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Severus Alexander, Sestertius, Mars the Avenger reverse! has been added to your Cart


Gallo-Roman Figural Votive Plaque c. 3rd Century AD

Such artifacts are also referred as "Danube Rider" or "Danube Mystery Cult" plaques

Lead; 87mm X 74mm / 85.8gm.

Con/ Some lead patina crumbling and missing top-right corner, otherwise, As Cast; beautiful butterscotch patina

Ref/ Ertl type F.1

Seller's Note/ Not sure if you are familiar with such plaques, but they were all about the Soli Invicto (Unconquered Sun) Cult that became very popular with the Roman military, especially with the cavalry troops. No one really knows where or how such plaques were displayed; small temples or household shrines being the general consistence among scholars.

And, again, the symbology seen on these plaques is rather confusing to our eyes as no one has been initiated into the secret cult for over 1,700 years.

Domiter has suggested that these plaques should be “read” from bottom upwards.On many types of plaque the lowest layer appears to symbolize the mortal world, the Earth, through symbols representing the four elements. These are usually, though in varying order, a snake (earth), a rooster (air), a lion (fire) and a kantharos urn (water). The next layer from the bottom usually appears to symbolize the cult’s initiation rite. This includes a criobolium (sacrifice of a lamb) and often also portrays a cult meal to which naked figures (initiates ?) are being invited.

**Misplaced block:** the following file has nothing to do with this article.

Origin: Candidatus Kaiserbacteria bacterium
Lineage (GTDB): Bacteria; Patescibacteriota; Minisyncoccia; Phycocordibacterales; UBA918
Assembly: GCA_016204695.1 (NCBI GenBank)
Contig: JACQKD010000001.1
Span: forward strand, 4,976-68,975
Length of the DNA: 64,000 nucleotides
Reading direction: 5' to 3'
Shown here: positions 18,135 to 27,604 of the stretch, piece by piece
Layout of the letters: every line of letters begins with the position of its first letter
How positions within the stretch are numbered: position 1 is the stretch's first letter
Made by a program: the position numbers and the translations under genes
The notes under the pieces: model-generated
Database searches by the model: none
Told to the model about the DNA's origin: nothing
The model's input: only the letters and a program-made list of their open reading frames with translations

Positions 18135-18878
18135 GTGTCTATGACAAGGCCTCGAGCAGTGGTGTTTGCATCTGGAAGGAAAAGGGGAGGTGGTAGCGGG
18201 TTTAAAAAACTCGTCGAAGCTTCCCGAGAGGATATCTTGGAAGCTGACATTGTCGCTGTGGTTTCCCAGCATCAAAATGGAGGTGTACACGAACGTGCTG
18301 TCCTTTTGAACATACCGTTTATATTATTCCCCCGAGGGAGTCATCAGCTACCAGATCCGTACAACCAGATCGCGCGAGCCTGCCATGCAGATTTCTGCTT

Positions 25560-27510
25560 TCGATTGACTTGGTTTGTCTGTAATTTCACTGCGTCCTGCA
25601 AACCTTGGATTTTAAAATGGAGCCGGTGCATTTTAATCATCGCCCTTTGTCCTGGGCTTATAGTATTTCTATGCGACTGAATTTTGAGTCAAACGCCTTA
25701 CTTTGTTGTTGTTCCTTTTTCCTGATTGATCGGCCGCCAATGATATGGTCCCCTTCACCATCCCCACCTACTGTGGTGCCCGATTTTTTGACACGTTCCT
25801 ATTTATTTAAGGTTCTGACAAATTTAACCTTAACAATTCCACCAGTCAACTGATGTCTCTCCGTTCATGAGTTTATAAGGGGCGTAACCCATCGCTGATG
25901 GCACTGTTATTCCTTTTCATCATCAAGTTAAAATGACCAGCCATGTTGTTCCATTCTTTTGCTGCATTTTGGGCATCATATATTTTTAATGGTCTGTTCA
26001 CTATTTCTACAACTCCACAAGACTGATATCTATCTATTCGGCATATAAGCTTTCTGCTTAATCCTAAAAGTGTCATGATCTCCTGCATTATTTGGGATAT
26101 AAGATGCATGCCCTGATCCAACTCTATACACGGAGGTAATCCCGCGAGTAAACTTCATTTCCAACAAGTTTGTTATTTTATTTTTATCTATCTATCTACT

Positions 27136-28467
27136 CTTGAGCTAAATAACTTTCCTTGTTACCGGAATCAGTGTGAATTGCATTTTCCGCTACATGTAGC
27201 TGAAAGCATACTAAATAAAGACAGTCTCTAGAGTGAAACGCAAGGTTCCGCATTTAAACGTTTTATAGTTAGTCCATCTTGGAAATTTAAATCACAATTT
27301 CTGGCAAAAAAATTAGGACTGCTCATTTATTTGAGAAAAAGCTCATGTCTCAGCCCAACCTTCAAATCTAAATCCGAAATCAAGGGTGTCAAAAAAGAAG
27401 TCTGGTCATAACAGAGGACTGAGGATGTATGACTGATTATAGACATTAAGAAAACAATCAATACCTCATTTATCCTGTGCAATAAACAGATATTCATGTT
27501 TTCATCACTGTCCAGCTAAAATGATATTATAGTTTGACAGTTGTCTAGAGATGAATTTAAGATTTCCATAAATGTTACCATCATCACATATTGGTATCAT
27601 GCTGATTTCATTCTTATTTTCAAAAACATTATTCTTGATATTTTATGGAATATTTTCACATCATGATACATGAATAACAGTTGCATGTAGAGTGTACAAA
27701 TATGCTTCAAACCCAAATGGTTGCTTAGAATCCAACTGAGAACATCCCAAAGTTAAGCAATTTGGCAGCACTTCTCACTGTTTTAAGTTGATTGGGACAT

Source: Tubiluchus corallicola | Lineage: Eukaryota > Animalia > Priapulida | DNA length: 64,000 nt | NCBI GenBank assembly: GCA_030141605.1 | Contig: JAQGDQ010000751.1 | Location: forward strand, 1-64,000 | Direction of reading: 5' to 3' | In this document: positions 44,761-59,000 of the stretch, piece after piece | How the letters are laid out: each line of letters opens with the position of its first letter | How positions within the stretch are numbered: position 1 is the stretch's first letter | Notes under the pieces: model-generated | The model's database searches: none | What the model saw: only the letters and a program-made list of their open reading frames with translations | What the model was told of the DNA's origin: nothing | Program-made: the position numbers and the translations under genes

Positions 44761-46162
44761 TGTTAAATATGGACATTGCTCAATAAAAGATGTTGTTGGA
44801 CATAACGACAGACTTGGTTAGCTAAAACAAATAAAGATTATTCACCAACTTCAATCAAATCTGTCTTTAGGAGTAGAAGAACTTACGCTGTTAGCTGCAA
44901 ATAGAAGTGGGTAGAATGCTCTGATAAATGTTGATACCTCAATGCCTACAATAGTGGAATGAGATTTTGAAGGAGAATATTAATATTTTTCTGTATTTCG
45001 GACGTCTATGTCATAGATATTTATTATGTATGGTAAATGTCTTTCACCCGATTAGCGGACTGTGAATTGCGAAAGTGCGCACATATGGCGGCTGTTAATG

The next layer, often the main layer, appears to symbolize the power of the Celtic Goddess Epona to support the riders (warriors) which in turn allows them to defeat and kill their enemies. The warrior horsemen are also supported by Mars and Nemesis, though those two deities are clearly subordinate to the Goddess.

The uppermost layer appears to symbolize the celestial world of the sun (Sol), moon (Luna) and stars, often guarded (?) by the celestial serpents.

There are, of course, exceptions to this general model, and the layout of some types raises further questions. Is there a significance between plaques with the sacrifice and feast shown, with only the sacrifice shown, and with neither shown? Why is a fish sometimes portrayed in the uppermost part, which is usually reserved for celestial imagery? On type F1, what are the snakes drinking from? What does this symbolize? Is it “celestial”?

Please note the final photo of a similar Ertl type F.1 The color markings are intended simply to help understand the written description of the design. The colour groupings are not meant to indicate any formal grouping on the part of the makers.

Pink: Fish and four four-pointed stars.

Dark Blue: Two snakes drinking (?) water flowing out of a crater with lid.

Yellow: Busts of Luna (left) and Sol (right).

Red: Goddess (Epona) with arms spread out, standing on a small pedestal.

Light Blue: Two horsemen, with Phrygian caps, trampling on prone male figures.

Light Green: Standing figure wearing ram-head mask behind left-hand horseman, female figure (Nemesis?) standing behind right-hand horseman.

Purple: Sacrifice scene, left to right, animal (ram ?) hanging from tree, man with knife.

Dark Green: Tripod table with three candles, tall lamp-stand and an upright dagger (?) to left. Three circles (loaves or fruit ?) above kantharos (urn) and rooster standing on a ram’s head to right.

Very Rare in this unbroken condition and seldom presented.

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